Skip to main content

Johnson & Johnson's (JNJ) - Get Free Report shares fell nearly 2% Tuesday, hitting $111.76 apiece after the company released mixed end-of-year earnings for fiscal year 2016. The pharmaceutical and medical device company had announced better-than-expected earnings but worse-than-expected revenue.

The company's CEO, Alex Gorsky, also discussed his Monday meeting with President Donald Trump, which he said focused more on overall economic growth than the future of health care. 

He called the conversation with Trump "productive" and noted that it focused on jobs in the U.S. and abroad. Gorsky also reiterated his support for a more competitive tax rate for repatriation of cash from abroad to the U.S. J&J, which is working to complete a $26 billion acquisition of Actelion (ALIOF) , could benefit hugely from repatriation. Gorsky previously voiced support a change in the tax rate during the J.P. Morgan Healthcare Conference earlier this month. 

"I did kind of get higher expectations that tax reform is coming," analyst Damien Conover of Morningstar said by phone. "That was probably my biggest takeaway."

Additionally, Gorsky highlighted investments in manufacturing within the United States during the call, likely a nod to the president's staunch stance on U.S.-made products. To analyst Ashtyn Evans of Edward Jones, these prepared marks were interesting.

"I think they'll continue to voice their opinion [on healthcare reform]," Evans said by phone. "They have a lot of expertise in the area."

Gorsky also provided further guidance on the company's plans for M&A in the coming months. He declined to comment on the company's acquisition of Actelion.

However, he was willing to chat about the company's strategic review of its diabetes care unit. The strategic review includes its LifeScan, Animas and Calibra Medical divisions. In 2016, the units drew in $462 million in revenue, down from $480 million in 2015. "These are very good businesses but perhaps they're better in someone else's portfolio," Gorsky said. 

Analyst Danielle Antalffy of Leerink wrote in a note that the diabetes care unit could fetch between $2 billion and $2.5 billion if JNJ decides to sell them off.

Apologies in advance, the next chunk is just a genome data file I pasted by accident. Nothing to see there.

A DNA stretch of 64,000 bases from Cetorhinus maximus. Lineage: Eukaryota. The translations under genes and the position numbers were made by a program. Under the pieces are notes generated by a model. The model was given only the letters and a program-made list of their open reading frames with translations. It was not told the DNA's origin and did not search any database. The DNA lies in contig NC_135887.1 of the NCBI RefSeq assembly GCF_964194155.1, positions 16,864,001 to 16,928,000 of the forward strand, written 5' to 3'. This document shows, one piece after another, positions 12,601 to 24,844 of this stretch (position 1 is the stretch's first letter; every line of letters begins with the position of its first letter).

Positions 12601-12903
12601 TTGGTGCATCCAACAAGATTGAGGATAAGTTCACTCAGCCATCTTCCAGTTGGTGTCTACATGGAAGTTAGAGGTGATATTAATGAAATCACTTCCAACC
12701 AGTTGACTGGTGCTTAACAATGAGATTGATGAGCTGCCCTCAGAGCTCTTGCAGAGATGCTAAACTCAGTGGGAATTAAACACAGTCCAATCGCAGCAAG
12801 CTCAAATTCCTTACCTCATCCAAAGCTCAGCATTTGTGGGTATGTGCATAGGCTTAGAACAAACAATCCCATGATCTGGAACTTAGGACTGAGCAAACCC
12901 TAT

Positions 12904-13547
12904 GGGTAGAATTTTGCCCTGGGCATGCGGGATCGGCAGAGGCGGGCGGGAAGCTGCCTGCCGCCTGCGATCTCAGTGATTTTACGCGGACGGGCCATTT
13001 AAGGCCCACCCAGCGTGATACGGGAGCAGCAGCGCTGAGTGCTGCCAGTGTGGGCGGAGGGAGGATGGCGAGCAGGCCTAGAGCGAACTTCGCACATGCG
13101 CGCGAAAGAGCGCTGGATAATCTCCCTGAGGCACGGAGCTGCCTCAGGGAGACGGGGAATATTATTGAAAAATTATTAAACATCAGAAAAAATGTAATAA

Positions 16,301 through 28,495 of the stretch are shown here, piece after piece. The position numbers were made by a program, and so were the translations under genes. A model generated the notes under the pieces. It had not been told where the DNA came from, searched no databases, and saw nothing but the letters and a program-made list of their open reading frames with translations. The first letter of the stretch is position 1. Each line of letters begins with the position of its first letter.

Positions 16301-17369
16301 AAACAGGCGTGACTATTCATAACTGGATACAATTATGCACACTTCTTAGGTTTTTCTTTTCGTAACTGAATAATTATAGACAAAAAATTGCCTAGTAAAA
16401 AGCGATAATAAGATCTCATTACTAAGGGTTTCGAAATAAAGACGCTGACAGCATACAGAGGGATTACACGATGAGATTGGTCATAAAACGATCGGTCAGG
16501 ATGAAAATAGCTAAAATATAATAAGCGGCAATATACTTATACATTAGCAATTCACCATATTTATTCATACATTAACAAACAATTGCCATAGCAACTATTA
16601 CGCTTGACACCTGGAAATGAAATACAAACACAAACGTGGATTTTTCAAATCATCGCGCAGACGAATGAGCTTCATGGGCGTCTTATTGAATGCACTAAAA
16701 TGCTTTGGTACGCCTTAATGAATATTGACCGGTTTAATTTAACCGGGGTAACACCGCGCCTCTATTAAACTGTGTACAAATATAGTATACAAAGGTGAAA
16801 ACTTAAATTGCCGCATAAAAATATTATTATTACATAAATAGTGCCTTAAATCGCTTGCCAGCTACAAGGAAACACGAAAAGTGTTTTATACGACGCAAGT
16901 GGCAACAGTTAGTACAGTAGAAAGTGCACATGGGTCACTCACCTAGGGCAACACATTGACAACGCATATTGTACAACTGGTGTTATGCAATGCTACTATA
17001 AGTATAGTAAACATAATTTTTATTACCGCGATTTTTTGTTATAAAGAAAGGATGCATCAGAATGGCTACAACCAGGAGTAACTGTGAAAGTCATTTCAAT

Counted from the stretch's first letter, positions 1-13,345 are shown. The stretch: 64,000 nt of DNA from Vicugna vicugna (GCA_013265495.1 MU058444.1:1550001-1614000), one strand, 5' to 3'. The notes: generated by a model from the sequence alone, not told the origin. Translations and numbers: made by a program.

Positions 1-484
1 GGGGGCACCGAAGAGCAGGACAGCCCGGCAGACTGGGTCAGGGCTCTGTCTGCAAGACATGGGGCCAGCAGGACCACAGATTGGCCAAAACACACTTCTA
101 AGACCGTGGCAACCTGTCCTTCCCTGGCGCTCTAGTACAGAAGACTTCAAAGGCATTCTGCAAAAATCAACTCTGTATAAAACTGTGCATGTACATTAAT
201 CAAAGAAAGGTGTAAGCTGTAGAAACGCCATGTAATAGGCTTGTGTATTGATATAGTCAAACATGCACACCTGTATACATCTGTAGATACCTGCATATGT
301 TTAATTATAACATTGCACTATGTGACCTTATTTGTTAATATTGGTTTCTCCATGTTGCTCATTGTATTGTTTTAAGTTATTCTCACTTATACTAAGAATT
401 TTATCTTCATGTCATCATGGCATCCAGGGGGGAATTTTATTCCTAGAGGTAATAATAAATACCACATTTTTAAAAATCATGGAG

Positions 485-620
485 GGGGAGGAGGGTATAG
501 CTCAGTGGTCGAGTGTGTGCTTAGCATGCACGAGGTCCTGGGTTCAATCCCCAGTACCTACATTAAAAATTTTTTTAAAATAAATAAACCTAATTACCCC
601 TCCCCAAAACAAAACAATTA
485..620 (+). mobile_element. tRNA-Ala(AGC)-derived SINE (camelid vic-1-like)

He added that J&J is still very interested in diabetes but the company just needs to determine if these three specific divisions still fit in with JNJ's mission. JNJ divested eight business segments in 2016. 

Gorsky said J&J plans to work on bolt-on, early licensing deals, which in the past have been successful for the company. 

"We do look at large opportunities," Gorsky said. "We have broad discussions about that with the board. The large transactions by their very nature tend to be more challenging...We've found it to be more successful to take the early stage, smaller companies."

J&J said earnings for the three months ended in December, excluding special items, came in at $1.58 a share, compared to consensus estimate of $1.56 per share. Revenue for the quarterly period came in at $18.1 billion, the company said, below estimates of $18.26 billion for the quarter.

Adjusted 2017 earnings forecasts were set at between $6.93 and $7.08 a share, well shy of analysts' estimates of $7.11. Revenue forecasts were set at $74.1 billion to $74.8 billion, short of forecasts of $75.1 billion.

"We thought our earnings were very strong for the year and we are very pleased with the results. We grew our top line at an accelerated rate vs. the prior year," Johnson & Johnson CFO Dominic Caruso told CNBC's "Squawk Box" Tuesday morning. "We had very strong EPS growth of about 8.5%, and we delivered very strong total shareholder return for 2016, in excess of 15%."

Furthermore, Caruso said the company is "excited" about the momentum Johnson & Johnson has moving into 2017. However, despite Caruso's excitement, the stock has been in decline during Tuesday's session.

"If you look at consensus estimates, we noticed that not many of the analysts that follow us have updated their projections for 2016 based on the recent currency movement," Caruso noted. "We are reporting based on real currency movements. We think that is the only area of any significant difference between our results and expectations."

Entering 2017, Caruso noted that Johnson and Johnson has revised its models to reflect the current currency rates. "Not all of the investment community has done that," he said. "We think that is really the only difference between our expectations and theirs."

Johnson & Johnson has a market cap of $303.67 billion as of Tuesday.